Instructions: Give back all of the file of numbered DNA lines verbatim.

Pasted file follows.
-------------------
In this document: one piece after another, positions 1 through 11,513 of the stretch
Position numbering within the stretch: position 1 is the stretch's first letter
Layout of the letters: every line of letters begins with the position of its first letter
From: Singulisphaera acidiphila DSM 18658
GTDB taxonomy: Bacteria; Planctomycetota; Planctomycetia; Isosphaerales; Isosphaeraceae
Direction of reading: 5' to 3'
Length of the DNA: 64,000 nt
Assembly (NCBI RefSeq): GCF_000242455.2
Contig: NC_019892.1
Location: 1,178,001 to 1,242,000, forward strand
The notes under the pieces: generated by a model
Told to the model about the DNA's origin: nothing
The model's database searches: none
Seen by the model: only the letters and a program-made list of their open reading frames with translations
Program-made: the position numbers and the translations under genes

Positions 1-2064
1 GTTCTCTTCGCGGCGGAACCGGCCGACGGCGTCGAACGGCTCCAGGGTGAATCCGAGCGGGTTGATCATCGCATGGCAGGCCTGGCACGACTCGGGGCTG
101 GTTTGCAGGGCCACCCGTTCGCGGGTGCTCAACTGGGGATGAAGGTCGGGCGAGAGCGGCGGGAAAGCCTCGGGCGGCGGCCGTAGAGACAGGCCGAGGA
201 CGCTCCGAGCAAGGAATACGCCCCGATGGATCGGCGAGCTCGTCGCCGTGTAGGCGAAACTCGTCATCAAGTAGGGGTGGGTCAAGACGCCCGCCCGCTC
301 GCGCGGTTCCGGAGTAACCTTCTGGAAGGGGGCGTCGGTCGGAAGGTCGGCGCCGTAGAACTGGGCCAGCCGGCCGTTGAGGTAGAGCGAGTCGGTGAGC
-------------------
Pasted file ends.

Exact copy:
In this document: one piece after another, positions 1 through 11,513 of the stretch
Position numbering within the stretch: position 1 is the stretch's first letter
Layout of the letters: every line of letters begins with the position of its first letter
From: Singulisphaera acidiphila DSM 18658
GTDB taxonomy: Bacteria; Planctomycetota; Planctomycetia; Isosphaerales; Isosphaeraceae
Direction of reading: 5' to 3'
Length of the DNA: 64,000 nt
Assembly (NCBI RefSeq): GCF_000242455.2
Contig: NC_019892.1
Location: 1,178,001 to 1,242,000, forward strand
The notes under the pieces: generated by a model
Told to the model about the DNA's origin: nothing
The model's database searches: none
Seen by the model: only the letters and a program-made list of their open reading frames with translations
Program-made: the position numbers and the translations under genes

Positions 1-2064
1 GTTCTCTTCGCGGCGGAACCGGCCGACGGCGTCGAACGGCTCCAGGGTGAATCCGAGCGGGTTGATCATCGCATGGCAGGCCTGGCACGACTCGGGGCTG
101 GTTTGCAGGGCCACCCGTTCGCGGGTGCTCAACTGGGGATGAAGGTCGGGCGAGAGCGGCGGGAAAGCCTCGGGCGGCGGCCGTAGAGACAGGCCGAGGA
201 CGCTCCGAGCAAGGAATACGCCCCGATGGATCGGCGAGCTCGTCGCCGTGTAGGCGAAACTCGTCATCAAGTAGGGGTGGGTCAAGACGCCCGCCCGCTC
301 GCGCGGTTCCGGAGTAACCTTCTGGAAGGGGGCGTCGGTCGGAAGGTCGGCGCCGTAGAACTGGGCCAGCCGGCCGTTGAGGTAGAGCGAGTCGGTGAGC